Any conversation that includes Vox Day can't be all that useful anyway, what Scalzi was thinking I don't know - unless he needed another Fark

  18. Jim, I think it's more than slightly ironic that a lot of those to whom you address this post are the last ones that are likely to get anything out of reading it.

  19. Well, Tom, I know. But, you know me, I'll do it anyway.

    And maybe it'll get to some of the people who vote - both posts got picked up by local Bakersfield media, which I find interesting. Somebody is actively concerned about what the rest of the country thinks. Hmmmm

  20. Well, that's a good thing, Jim. Just for those who are reading, I've sworn all three oaths Jim outlines above (1st digression: Air Force reserve enlisted, Air Force commissioned officer, elected representative to my Village's Council - elected twice)(2nd digression: Does that make me a three-time volunteer? :) )

    I find the idiocy of the council person saying that in patriotism your first loyalty it to God (I'm assuming here the Protestant Christian God) then to your country. No, that is the definition of a religious zealot. For a patriot, country comes before all else. I serve my community and the citizens of my community without regard to their beliefs (or lack there of) and without regard to my personal feelings toward them (that last one really throws people). I swore an oath to do so. My own religion informs my compassion, but I have been faced with the question of should I follow what I personally feel or what is best for my community. Each time I have chosen what is best for my community. That is what I swore I would do.

    The people of Bakersfield now are faced with a decision. Is this person someone you want to represent you. A person who doesn't have service to them first and foremost in their mind.

  21. Speaking of which, Steve, the councilwoman's statement is also bitterly reminiscent of the elder George Bush's comment that he wasn't sure atheists should be considered Americans. If "patriotism" wasn't something that gave me the heebie-jeebies (I love my country, but consider "patriotism" to be the first recourse of the scoundrel), I'd probably be far angrier about her idiotic comments.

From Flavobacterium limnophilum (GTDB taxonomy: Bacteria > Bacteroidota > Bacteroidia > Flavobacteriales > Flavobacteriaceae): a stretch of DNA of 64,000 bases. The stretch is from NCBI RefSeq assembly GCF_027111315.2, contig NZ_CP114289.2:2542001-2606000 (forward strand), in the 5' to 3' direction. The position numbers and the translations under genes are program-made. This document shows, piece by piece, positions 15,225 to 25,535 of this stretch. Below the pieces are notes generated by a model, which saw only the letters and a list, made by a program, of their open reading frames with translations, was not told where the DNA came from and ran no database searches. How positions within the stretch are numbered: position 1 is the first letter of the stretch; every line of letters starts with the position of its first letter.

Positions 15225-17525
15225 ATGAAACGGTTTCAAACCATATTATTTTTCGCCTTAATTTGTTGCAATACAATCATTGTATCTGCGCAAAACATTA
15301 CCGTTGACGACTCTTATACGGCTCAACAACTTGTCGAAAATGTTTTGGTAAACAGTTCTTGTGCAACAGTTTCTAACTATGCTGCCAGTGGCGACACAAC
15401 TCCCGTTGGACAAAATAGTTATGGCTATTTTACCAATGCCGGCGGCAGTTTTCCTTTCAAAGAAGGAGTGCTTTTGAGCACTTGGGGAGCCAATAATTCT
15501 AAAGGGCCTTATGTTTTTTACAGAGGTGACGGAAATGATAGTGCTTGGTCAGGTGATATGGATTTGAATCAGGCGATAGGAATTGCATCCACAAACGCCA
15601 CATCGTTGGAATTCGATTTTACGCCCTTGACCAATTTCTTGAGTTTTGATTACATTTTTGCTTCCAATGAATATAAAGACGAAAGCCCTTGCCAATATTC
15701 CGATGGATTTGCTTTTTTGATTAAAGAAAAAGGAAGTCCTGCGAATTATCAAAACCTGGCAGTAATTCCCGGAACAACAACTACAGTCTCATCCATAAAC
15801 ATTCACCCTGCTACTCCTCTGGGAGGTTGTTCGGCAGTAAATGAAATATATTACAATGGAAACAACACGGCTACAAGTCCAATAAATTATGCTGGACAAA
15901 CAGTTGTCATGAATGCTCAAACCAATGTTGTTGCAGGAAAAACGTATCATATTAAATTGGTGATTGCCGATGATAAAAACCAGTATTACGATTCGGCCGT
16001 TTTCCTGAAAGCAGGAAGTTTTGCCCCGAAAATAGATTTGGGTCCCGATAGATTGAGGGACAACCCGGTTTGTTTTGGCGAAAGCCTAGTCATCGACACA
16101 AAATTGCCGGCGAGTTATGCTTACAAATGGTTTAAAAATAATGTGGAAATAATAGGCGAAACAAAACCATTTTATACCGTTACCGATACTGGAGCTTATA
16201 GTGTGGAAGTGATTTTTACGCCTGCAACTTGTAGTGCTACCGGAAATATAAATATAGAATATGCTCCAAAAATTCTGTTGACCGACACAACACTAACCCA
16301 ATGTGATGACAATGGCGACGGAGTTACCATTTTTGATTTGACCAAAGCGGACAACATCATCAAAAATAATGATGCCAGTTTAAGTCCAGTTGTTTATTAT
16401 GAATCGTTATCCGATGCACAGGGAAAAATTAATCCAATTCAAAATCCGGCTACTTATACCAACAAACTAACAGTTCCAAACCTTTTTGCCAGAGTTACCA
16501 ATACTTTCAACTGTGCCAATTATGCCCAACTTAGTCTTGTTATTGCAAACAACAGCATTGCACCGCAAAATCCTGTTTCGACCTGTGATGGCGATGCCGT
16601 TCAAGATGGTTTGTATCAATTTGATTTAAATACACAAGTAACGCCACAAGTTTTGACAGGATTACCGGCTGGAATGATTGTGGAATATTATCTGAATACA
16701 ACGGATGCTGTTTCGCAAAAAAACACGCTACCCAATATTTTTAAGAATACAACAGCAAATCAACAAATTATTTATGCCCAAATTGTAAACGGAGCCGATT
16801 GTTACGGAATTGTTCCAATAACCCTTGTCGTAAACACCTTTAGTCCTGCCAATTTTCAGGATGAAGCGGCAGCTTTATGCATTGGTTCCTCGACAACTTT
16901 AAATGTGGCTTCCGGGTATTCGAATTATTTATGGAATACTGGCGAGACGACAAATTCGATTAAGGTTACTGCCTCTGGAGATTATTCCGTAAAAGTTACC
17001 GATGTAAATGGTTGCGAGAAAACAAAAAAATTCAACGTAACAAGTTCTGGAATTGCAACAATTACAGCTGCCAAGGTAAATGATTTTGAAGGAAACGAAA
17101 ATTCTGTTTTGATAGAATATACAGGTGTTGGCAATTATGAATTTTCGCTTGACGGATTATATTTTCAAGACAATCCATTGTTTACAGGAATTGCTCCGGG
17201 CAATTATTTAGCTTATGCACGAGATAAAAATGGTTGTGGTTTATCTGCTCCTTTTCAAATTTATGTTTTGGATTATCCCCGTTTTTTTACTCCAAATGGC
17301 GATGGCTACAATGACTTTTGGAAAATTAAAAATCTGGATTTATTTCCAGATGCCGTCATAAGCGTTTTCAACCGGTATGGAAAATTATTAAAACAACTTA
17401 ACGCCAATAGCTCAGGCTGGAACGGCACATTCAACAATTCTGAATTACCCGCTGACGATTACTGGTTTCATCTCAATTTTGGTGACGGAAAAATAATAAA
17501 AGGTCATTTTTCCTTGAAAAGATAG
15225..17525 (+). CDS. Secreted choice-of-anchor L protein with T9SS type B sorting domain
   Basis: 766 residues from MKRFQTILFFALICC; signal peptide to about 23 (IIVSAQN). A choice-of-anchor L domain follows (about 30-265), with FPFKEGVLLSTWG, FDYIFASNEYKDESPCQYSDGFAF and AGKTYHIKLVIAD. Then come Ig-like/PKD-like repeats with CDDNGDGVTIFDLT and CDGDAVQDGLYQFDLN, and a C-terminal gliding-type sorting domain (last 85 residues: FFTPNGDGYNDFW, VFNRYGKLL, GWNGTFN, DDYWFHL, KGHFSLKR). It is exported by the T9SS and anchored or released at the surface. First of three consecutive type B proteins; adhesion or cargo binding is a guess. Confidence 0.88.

I took an affirmation when I was sworn into the Bar to uphold the Constitution of the United States and of the State of North Carolina. I took it a damn lot more seriously than some people I've seen perjure themselves after putting their hands on a Bible and swearing to tell the truth, but that may be another subject. The point is that if I'm a patriot (and notwithstanding my feelings about the label, I might qualify as a patriot in a Jeffersonian kind of way), love of God doesn't come first or in the middle or last--no offense meant to the faithful, but I haven't believed in a deity since junior high school. Of course, Councilwoman Sullivan would probably have all sorts of reasons for considering me a traitor--I don't believe in God, I don't say the Pledge Of Allegiance, my loyalty is to the Constitution and not a flag or motto, and I believe questioning authority is the duty of every American--I'm sure I'd be one of the first with my back against the wall if she ever had the power. For a fellow American, she and I might as well live on different planets.

    Sorry, I got ranty. I'll shamble along now.

  22. Here's a Jefferson quote for you Eric:

    "I tremble for my country when I reflect that God is just."

  23. Michelle: one of my favorite Jefferson quotes, even as an atheist.

    Y'know, one of the things about the conservative-types who make a big deal about what they think the Founders intended is that they seem to have no clue that the Founders very obviously understood that humans are fallible critters (hence, e.g. checks and balances). If Jefferson were around today to say something like that about the Constitutional crises of our time, he'd be crucified. (But if he said it in reference to gays and feminists--then it's okay, natch.)